CHICAGO: A pro-Palestinian encampment dismantled on the campus of DePaul University, on Thursday. The encampment was one of many that popped up on campuses around the United States to protest Israel’s actions in Gaza. At least two demonstrators were detained by police as the camp was being dismantled.—AFP
CHICAGO: A pro-Palestinian encampment dismantled on the campus of DePaul University, on Thursday. The encampment was one of many that popped up on campuses around the United States to protest Israel’s actions in Gaza. At least two demonstrators were detained by police as the camp was being dismantled.—AFP

IRVINE: Police ‘took back’ control of a lecture hall, from pro-Palestinian protesters. They had occupied the building at the University of California, Irvine, for ‘some hours’. Police then went on to clear a student encampment that stood for more than two weeks, according to witnesses.

Officers from around 10 nearby law-enforcement agencies converged on the campus after university officials requested their ‘help’. Protesters had occupied the lecture hall, leading the school to declare it as a “violent protest”, police and university officials said.

Approximately four hours later, police ejected the protesters from both the lecture hall and the plaza that had been the site of the encampment, according to the university and press witnesses.

“The police have retaken the lecture hall” UC Irvine spokesperson, Tom Vasich stated via telephone from the scene. “The plaza has been cleared by law-enforcement officers.” Vasich said there were a “minimal number of arrests” and characterised the protesters as “begrudgingly cooperative.”

Activists have been calling for an immediate ceasefire in Gaza

Hours before midnight, the university informed that police activity had concluded on campus and all classes would be held remotely on Thursday. They asked employees not to come to campus.

The demonstration at Irvine, about 40 miles (65 km) south of Los Angeles, is the latest in a series of campus protests across the United States over the crisis in Gaza. Activists have been calling for an immediate humanitarian ceasefire and the protection of civilian lives, whilst simultaneously demanding universities divest from Israeli interests.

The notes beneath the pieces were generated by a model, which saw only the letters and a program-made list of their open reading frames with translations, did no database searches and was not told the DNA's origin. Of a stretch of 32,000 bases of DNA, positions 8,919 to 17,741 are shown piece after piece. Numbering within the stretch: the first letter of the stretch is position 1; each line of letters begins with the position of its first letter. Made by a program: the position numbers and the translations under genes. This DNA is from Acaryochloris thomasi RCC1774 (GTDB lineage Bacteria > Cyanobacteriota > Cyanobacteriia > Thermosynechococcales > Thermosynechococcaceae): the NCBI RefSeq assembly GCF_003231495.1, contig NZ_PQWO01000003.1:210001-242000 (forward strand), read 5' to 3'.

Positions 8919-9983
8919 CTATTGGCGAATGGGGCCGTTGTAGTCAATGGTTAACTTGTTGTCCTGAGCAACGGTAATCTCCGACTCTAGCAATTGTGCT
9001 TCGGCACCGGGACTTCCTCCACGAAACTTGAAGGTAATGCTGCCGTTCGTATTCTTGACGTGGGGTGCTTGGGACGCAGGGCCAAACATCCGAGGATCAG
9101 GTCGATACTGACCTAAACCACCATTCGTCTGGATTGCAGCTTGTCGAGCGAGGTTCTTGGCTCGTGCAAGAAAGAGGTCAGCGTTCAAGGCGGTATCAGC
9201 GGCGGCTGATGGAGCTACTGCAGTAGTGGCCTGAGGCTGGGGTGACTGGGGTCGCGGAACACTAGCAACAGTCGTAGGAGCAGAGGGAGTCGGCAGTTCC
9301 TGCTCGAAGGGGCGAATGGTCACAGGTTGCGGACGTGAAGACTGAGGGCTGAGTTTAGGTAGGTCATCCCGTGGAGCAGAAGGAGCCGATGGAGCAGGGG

UC Irvine protesters established an encampment adjacent to the lecture hall on the 29 of April, in similar fashion to those at other universities in the country that have led to mass arrests and clashes with police.

In a letter posted later on in the day, University Chancellor Howard Gillman said: “My concern now is not the unreasonableness of their demands. It is their decision to transform a manageable situation that did not have to involve police into a situation that required a different response. I never wanted that. I devoted all of my energies to prevent this from happening.” On Wednesday 200 to 300 protesters took over the lecture hall, at a time when no classes were in session, Vasich said.

Police responded in riot gear, forming a barricade while an officer on a loudspeaker warned the crowd that they had formed an unlawful assembly and risked arrest if they remained, the Orange County Register reported.

Students chanted slogans, banged drums and hoisted banners, with rows of police standing nearby, according to journalists’. One banner hung from the building declared the site as the “Alex Odeh Hall” in honor of a Palestinian activist who was killed in a 1985 office bombing, in the nearby city of Santa Ana.

Four adjacent research buildings with potentially hundreds of people inside were locked down, and those inside were instructed to shelter in place, Vasich said. The university later altered that instruction and instead advised them ‘to leave’.

Shortly before nightfall, police moved in on the lecture hall and then engaged in a ‘tense standoff’ with protesters at the encampment.

Helmeted police officers’ wielding batons formed a line against protesters. Police gradually moved forward, pushing the students back every few minutes, until the officers ‘rushed towards the crowd’ and made further arrests.

Before long most demonstrators retreated, police held the otherwise empty plaza strewn with trash and a few onlookers remained at the periphery.

Since the day the encampment began, Gillman said the university has been in talks with students but has been unable to reach an agreement to find an “appropriate and non-disruptive” alternative site.

Gillman has said the university cannot selectively decide not to enforce rules against the illegal encampment and that “The University of California has made it clear it will not divest from Israel.”

“Encampment protesters have focused most of their demands on actions that would require the university to violate the academic freedom rights of faculty, the free speech rights of faculty and fellow students, and the civil rights of many of our Jewish students” Gillman said on Monday.

Published in Dawn, May 17th, 2024

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